Beef Prices Hit All Time High

A nationwide cattle shortage means you can expect higher prices coming soon to your local grocery store...if they haven't hit already.
by Victoria Price

LUBBOCK, TX -- A nationwide cattle shortage means beef prices are hitting record highs. The problem is persistent drought means fewer pastures, and less grain, to feed cattle. Low cattle numbers, the lowest since the 1950s, mean high cattle prices.

And that, means a bigger price tag on the beef that you buy.

"We sold some $1.07 packer cows last week," says Tony Mann, owner of the Lubbock Stockyards. "I've never in 32 years since a packer cow bring in $1.07."

Those higher prices have a trickle down effect...right into your grocery cart. The USDA reports the average price for a pound of beef in the U.S. is at $5.04.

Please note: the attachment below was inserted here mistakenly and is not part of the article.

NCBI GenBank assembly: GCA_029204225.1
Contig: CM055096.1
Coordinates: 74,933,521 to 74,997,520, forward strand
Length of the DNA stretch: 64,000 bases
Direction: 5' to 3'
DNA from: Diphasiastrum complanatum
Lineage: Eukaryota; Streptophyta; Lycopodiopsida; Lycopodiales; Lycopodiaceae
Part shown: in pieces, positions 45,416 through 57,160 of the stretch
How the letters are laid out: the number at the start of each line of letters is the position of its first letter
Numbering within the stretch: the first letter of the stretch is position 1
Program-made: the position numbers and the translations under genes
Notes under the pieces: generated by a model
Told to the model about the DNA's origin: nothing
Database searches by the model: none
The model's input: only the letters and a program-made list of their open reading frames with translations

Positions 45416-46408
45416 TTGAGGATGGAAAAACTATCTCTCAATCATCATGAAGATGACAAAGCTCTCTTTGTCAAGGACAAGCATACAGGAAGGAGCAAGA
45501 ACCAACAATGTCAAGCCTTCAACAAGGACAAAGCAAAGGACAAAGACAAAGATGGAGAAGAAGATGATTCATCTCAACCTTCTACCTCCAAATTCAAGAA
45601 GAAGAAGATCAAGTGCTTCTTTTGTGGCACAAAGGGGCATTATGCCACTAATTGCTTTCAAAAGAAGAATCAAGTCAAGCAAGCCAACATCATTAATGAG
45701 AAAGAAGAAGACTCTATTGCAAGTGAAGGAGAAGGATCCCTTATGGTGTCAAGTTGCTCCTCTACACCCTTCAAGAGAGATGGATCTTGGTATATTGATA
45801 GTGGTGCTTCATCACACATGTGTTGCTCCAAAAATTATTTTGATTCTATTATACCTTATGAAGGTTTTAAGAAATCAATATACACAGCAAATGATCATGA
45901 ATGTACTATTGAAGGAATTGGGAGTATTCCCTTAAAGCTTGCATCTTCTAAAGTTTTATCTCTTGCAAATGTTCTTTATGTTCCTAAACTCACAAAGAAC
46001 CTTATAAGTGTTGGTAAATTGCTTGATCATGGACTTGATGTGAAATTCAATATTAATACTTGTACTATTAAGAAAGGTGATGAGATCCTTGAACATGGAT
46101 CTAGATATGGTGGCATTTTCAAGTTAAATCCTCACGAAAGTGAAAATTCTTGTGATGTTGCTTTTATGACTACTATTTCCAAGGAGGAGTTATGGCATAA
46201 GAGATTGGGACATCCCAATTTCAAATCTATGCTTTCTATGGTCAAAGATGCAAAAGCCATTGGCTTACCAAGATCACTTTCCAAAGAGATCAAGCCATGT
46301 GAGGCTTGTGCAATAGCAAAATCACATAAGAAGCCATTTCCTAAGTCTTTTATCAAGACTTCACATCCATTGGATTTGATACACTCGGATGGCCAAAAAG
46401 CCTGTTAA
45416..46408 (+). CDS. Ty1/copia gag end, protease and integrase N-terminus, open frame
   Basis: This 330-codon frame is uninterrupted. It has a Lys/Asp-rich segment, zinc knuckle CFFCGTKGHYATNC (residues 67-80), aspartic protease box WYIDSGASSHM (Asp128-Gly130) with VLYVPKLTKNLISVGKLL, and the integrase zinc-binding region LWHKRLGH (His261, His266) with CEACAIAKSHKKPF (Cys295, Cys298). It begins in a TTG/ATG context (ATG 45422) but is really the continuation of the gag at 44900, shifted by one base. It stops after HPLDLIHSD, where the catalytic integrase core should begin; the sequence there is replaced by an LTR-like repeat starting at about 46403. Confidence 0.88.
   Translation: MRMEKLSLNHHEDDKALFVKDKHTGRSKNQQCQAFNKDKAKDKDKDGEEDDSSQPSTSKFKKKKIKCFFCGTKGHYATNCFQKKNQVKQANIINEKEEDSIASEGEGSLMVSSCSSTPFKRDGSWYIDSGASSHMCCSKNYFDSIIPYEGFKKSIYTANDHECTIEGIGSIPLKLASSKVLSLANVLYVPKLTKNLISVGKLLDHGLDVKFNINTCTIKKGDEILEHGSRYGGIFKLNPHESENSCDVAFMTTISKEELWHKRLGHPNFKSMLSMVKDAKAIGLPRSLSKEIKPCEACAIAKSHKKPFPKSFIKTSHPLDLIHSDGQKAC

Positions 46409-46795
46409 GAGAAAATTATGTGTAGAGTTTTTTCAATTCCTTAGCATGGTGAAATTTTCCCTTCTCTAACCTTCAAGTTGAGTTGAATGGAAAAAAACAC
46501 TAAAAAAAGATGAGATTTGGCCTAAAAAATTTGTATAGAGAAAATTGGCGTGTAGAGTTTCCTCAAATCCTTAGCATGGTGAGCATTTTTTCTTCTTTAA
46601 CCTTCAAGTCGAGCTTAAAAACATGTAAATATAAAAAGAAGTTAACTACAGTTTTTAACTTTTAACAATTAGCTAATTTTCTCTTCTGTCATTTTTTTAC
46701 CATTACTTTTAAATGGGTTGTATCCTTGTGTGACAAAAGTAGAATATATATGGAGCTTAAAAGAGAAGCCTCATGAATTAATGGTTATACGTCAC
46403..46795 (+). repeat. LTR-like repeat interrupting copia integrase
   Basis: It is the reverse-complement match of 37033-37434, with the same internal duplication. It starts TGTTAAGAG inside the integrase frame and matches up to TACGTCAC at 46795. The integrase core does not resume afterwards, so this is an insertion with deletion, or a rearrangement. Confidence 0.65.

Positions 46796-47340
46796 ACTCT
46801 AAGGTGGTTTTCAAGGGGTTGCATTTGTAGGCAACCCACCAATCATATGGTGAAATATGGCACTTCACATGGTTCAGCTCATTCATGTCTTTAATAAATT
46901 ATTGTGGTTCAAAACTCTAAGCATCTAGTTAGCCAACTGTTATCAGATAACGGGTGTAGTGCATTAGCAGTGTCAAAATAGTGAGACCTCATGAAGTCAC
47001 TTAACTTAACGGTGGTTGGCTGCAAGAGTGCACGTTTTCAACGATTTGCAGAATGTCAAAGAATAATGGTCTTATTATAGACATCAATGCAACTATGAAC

"The packing house, the grocery stores, the middlemen, the steak places too, they've got to absorb this price," Mann says.

Lubbock's United Supermarkets says they've tried to ease into the price spikes, but, there's only so much they can do?

"We are very committed as a company to make it as painless as we possibly can to the consumer," says United's Director of Communications, Eddie Owens. "But obviously at some point in time, those things are inevitable."

But, if you're a savvy shopper, Owens says it is possible to minimize the pinch on your pocketbook.

"One of the biggest things we always encourage is to buy bulk when they can," he says. "I will be honest though, this is beef country. Folks are going to buy their beef as much as they possibly can."

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